In creating the test, the Court looked at the Borello Factors and fashioned a scaled down version which appears to center around the initial factor. The “ABC Test”, as it has become known as, states a person is an independent contractor to whom a wage order does not apply if:
- (A) The person is free from the control and direction of the hirer in connection with the performance of the work;
- (B) The person performs work that is outside the usual course of the hiring entity’s business; and
- (C) The person is customarily engaged in an independently established trade, occupation, or business of the same nature as the work performed for the hiring entity.
To be clear, when the California Supreme Court established this test, they did so with the indication that it would only apply to cases involving wage order issues. They specifically stated as such when they said: “The issue in this case relates to the resolution of the employee or independent contractor question in one specific context”; and “Here we must decide what standard applies, under California law, in determining whether workers should be classified as employees or as independent contractors for purposes of California wage orders…”
But is that really the case?
Since the establishment of the ABC Test in Dynamex, there has been much debate on its application in the workers’ compensation industry and while the Dynamex Court made clear that the holding was for purposes of wage order issues only, many have suggested that there may be a shift in the way all Courts begin to analyze who is an employee and who is an independent contractor.
To date, there has been only one known workers’ compensation case which has attempted to utilize the ABC Test. However, in that case, Perkins v. Don L. Knox (2018 Cal. Wrk. Comp. P.D. LEXIS 490), a panel of WCAB commissioners, in overturning a WCAB Judge’s use of the ABC Test, firmly state that Dynamex did not overturn Borello and that the Borello factors are still the rule of the land with regard to workers’ compensation cases. In support of its position, the commissioners pointed to the fact that the California Supreme Court clearly appeared to limit its holding to wage order cases.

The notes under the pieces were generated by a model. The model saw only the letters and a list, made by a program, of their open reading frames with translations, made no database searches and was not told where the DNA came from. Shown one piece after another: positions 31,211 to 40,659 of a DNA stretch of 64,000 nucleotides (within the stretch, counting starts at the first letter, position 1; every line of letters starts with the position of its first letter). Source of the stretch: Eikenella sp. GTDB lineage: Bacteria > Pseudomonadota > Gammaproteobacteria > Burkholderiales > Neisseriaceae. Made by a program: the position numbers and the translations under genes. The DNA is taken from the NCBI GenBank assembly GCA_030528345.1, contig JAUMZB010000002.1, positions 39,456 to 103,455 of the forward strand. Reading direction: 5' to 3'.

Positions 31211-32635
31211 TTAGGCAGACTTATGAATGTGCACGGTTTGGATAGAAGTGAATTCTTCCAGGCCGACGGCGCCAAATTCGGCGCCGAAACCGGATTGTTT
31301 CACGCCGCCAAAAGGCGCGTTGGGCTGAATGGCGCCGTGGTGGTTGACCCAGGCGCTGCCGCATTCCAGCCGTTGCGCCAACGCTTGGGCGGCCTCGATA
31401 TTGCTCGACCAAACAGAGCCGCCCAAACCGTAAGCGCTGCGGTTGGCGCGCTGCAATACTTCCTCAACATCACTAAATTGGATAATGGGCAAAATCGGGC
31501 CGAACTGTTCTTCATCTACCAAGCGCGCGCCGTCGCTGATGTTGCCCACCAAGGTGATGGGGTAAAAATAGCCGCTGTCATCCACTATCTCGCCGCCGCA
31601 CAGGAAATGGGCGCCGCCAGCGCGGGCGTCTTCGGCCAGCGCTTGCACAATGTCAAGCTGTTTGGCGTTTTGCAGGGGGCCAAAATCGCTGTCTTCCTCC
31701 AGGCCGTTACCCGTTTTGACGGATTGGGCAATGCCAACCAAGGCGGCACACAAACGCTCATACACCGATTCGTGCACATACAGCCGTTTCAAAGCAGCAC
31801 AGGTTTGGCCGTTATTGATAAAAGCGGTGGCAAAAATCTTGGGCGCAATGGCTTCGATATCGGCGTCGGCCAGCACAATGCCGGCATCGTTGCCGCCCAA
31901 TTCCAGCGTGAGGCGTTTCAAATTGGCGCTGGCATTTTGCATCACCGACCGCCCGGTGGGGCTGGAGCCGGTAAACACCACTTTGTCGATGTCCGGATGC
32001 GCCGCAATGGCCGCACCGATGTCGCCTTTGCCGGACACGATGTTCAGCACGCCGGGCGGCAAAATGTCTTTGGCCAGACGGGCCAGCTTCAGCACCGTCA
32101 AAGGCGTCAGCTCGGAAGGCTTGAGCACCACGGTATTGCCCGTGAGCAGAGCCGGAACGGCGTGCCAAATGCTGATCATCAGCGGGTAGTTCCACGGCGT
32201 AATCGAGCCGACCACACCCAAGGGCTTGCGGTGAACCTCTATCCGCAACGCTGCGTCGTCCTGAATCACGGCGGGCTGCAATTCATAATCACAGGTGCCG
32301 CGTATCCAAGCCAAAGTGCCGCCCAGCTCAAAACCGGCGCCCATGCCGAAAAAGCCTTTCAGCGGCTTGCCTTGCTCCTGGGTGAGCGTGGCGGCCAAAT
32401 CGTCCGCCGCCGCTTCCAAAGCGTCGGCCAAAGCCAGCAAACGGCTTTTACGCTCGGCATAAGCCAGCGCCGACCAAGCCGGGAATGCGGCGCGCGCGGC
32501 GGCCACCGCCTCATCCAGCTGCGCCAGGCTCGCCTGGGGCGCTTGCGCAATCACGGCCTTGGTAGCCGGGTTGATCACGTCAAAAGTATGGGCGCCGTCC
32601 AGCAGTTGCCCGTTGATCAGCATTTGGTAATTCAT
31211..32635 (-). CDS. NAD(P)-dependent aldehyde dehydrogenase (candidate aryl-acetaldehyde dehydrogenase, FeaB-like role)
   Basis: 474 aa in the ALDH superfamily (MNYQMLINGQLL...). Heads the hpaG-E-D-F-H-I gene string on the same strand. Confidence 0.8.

So that is it then, right? Not so fast…
Despite its apparent limited scope, the Dynamex case has created shock waves throughout California and those waves are now reaching the California Legislature. As part of the upcoming 2019 term, two separate bills have been introduced. The first, Assembly Bill (AB) 5, introduced by Lorena Fletcher, a Democrat from San Diego, seeks to codify the ABC Test into the Labor Code, thereby having wide implications for areas beyond wage orders, including the workers’ compensation arena.
The second, AB 71, introduced by Melissa Melendez, a Republican out of Lake Elsinore, seeks to do just the opposite and codify the factors established by the Borello case and essentially nullify the decision set forth by the California Supreme Court in Dynamex.
As can been seen, there is still much debate to be had on the issue and we have not heard the last of Dynamex in the workers compensation industry. To be certain, the California Applicant’s Attorney Association (CAAA) is putting its support behind AB 5 to expand the scope of employees. Please feel free to contact our office if you would like to discuss the topics discussed in this article.